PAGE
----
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Response of fish populations to natural channel design restoration in streams of the Catskill Mountains, New York

North American Journal of Fisheries Management

By:
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DOI: 10.1577/M06-213.1

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Abstract

Many streams and rivers throughout North America have been extensively straightened, widened, and hardened since the middle 1800s, but related effects on aquatic ecosystems have seldom been monitored, described, or published. Beginning in the early 1990s, reach-level restoration efforts began to base projects on natural channel design (NCD) techniques and Rosgen's (1994b, 1996) river classification system in an effort to duplicate or mimic stable reference reach geomorphology. Four reaches in three streams of the Catskill Mountains, New York, were restored from 2000 to 2002 using NCD techniques to decrease bed and bank erosion rates, decrease sediment loads, and improve water quality. The effects of restoration on the health of fish assemblages were assessed through a before-after, control-impact (BACI) study design to quantify the net changes in population and community indices at treatment reaches relative to index changes at unaltered reference reaches from 1999 to 2004. After restoration, community richness and biomass at treatment reaches increased by more than one-third. Changes in fish communities were caused mainly by shifts in dominant species populations; fish community biomass and total fish abundance were generally dominated by daces or daces and sculpins before restoration and by one or more salmonid species after restoration. Density and biomass of eastern blacknose dace Rhinichthys atratulus, longnose dace R. cataractae, and slimy sculpin Cottus cognatus did not change appreciably, whereas net salmonid density and biomass increased substantially after restoration. These changes were driven primarily by large increases in populations of brown trout Salmo trutta. The findings demonstrate that the structure, function, and ultimately the health of resident fish populations and communities can be improved, at least over the short term, through NCD restoration in perturbed streams of the Catskill Mountains. ?? Copyright by the American Fisheries Society 2008.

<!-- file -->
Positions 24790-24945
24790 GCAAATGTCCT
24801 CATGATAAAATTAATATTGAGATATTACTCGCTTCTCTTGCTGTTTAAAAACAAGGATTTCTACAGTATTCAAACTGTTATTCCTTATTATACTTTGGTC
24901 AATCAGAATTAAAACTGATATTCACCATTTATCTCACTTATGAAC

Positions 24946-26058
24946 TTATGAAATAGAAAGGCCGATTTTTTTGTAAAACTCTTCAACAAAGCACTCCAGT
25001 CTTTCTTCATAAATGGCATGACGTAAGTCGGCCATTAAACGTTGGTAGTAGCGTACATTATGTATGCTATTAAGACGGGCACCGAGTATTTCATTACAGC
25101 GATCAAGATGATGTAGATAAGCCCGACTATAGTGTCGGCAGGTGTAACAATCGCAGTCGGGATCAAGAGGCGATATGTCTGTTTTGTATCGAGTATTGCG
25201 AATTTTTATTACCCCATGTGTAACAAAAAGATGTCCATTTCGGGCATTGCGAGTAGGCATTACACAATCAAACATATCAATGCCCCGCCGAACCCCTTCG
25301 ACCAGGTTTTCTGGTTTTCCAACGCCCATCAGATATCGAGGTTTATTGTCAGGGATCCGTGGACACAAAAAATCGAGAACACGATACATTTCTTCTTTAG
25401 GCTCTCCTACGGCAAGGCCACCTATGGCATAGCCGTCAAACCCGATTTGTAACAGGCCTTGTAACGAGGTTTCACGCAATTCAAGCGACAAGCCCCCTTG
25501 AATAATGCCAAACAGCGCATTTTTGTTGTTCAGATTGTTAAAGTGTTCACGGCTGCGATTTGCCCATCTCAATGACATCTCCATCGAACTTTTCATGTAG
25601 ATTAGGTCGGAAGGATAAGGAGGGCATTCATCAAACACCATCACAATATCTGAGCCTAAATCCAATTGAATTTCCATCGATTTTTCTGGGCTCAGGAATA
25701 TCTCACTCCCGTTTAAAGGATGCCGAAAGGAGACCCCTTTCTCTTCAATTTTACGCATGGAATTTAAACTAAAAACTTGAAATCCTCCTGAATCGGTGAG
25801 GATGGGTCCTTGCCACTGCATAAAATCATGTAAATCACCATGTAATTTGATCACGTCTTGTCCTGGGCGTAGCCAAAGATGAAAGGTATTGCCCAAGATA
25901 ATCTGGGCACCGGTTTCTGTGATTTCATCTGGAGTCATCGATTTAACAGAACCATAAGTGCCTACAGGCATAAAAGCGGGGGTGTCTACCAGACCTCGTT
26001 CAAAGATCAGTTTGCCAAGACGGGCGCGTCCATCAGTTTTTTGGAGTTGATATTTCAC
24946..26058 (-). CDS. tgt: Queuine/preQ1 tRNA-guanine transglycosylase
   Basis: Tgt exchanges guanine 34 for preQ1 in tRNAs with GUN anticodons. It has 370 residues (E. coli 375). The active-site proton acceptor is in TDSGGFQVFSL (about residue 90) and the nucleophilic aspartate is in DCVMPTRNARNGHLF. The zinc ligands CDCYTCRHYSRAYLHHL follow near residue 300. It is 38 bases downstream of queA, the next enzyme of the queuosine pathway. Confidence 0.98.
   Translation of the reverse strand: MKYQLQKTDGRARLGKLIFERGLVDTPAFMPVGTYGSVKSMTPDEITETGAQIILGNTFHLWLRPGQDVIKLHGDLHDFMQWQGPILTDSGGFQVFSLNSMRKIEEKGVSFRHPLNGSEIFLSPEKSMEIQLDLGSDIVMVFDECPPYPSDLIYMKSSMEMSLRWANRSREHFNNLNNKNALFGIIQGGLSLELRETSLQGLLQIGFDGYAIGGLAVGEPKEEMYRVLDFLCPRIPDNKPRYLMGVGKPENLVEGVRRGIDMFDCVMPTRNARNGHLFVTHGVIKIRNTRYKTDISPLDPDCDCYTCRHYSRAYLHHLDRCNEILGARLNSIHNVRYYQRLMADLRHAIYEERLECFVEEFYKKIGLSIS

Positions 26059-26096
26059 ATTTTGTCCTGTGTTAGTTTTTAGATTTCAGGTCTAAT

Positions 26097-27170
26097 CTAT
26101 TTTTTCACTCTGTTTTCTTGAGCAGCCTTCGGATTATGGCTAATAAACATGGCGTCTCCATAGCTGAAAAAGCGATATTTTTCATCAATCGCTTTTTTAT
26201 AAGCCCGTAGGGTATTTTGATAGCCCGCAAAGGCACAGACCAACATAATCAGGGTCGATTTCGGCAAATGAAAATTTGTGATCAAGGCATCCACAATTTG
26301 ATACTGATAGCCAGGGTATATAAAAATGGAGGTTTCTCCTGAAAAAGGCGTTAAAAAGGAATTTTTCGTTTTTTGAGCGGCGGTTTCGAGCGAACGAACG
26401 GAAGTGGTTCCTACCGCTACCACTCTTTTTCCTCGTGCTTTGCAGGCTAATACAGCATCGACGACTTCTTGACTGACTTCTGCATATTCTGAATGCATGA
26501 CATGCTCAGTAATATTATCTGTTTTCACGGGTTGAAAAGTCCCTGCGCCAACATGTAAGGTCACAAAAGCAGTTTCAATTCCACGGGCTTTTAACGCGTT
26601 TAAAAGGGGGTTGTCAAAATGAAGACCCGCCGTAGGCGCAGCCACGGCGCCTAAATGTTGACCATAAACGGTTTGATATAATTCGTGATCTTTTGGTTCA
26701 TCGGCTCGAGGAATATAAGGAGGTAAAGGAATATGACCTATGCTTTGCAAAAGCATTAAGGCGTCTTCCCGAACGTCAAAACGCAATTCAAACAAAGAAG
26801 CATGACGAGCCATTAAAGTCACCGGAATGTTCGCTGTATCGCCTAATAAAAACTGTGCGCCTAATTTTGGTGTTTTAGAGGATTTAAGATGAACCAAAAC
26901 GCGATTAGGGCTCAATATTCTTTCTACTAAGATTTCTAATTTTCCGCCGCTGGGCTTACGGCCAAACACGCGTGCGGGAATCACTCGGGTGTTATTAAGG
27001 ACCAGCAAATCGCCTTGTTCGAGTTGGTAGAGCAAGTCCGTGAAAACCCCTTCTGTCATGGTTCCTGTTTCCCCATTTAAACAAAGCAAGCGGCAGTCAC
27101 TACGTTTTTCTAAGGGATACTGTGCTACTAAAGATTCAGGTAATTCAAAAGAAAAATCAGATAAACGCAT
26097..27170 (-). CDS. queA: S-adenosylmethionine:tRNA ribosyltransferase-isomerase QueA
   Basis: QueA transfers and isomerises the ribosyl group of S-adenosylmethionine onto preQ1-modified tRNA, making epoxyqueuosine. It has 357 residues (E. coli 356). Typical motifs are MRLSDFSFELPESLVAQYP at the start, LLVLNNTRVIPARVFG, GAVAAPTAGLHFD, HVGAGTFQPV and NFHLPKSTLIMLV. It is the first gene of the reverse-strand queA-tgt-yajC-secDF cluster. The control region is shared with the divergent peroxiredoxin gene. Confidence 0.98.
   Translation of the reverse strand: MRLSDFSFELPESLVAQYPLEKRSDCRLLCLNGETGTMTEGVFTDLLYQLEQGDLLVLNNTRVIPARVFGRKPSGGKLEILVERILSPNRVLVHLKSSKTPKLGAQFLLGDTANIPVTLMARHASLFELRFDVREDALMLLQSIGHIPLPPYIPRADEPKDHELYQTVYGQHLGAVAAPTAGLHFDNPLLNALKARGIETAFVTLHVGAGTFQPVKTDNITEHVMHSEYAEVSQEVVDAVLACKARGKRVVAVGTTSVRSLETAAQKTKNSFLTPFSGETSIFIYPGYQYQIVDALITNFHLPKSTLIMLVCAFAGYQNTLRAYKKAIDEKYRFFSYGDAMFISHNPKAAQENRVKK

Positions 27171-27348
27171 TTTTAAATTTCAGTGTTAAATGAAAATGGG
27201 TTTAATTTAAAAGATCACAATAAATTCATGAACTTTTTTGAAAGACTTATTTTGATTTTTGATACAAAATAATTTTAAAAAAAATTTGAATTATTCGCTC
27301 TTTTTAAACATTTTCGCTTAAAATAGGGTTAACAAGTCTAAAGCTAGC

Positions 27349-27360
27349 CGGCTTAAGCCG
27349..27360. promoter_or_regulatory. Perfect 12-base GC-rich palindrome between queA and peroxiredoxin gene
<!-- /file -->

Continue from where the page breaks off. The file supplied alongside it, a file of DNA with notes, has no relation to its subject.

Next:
Additional Publication Details

Publication type:
Article
Publication Subtype:
Journal Article
Title:
Response of fish populations to natural channel design restoration in streams of the Catskill Mountains, New York
Series title:
North American Journal of Fisheries Management
DOI:
10.1577/M06-213.1
Volume
28
Issue:
3
Year Published:
2008
Language:
English
Larger Work Type:
Article
Larger Work Subtype:
Journal Article
Larger Work Title:
North American Journal of Fisheries Management
First page:
954
Last page:
969